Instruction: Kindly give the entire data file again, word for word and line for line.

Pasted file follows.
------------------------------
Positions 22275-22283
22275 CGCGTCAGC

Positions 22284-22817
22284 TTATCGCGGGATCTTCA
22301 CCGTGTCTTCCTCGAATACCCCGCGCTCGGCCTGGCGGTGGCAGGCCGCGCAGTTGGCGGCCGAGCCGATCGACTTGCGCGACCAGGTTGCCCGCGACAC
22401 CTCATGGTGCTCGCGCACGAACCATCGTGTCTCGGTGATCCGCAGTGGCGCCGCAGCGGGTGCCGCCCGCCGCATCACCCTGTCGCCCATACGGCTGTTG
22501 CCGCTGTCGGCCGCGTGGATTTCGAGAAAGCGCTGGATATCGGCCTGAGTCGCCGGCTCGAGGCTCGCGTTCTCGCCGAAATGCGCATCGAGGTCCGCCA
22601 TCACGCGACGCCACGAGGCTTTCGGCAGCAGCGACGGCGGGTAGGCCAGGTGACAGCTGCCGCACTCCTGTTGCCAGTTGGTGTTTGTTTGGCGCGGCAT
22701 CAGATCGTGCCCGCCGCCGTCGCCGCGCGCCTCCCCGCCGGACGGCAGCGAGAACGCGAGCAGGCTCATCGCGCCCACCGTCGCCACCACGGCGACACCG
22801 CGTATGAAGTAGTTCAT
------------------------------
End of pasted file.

Positions 22275-22283
22275 CGCGTCAGC

Positions 22284-22817
22284 TTATCGCGGGATCTTCA
22301 CCGTGTCTTCCTCGAATACCCCGCGCTCGGCCTGGCGGTGGCAGGCCGCGCAGTTGGCGGCCGAGCCGATCGACTTGCGCGACCAGGTTGCCCGCGACAC
22401 CTCATGGTGCTCGCGCACGAACCATCGTGTCTCGGTGATCCGCAGTGGCGCCGCAGCGGGTGCCGCCCGCCGCATCACCCTGTCGCCCATACGGCTGTTG
22501 CCGCTGTCGGCCGCGTGGATTTCGAGAAAGCGCTGGATATCGGCCTGAGTCGCCGGCTCGAGGCTCGCGTTCTCGCCGAAATGCGCATCGAGGTCCGCCA
22601 TCACGCGACGCCACGAGGCTTTCGGCAGCAGCGACGGCGGGTAGGCCAGGTGACAGCTGCCGCACTCCTGTTGCCAGTTGGTGTTTGTTTGGCGCGGCAT
22701 CAGATCGTGCCCGCCGCCGTCGCCGCGCGCCTCCCCGCCGGACGGCAGCGAGAACGCGAGCAGGCTCATCGCGCCCACCGTCGCCACCACGGCGACACCG
22801 CGTATGAAGTAGTTCAT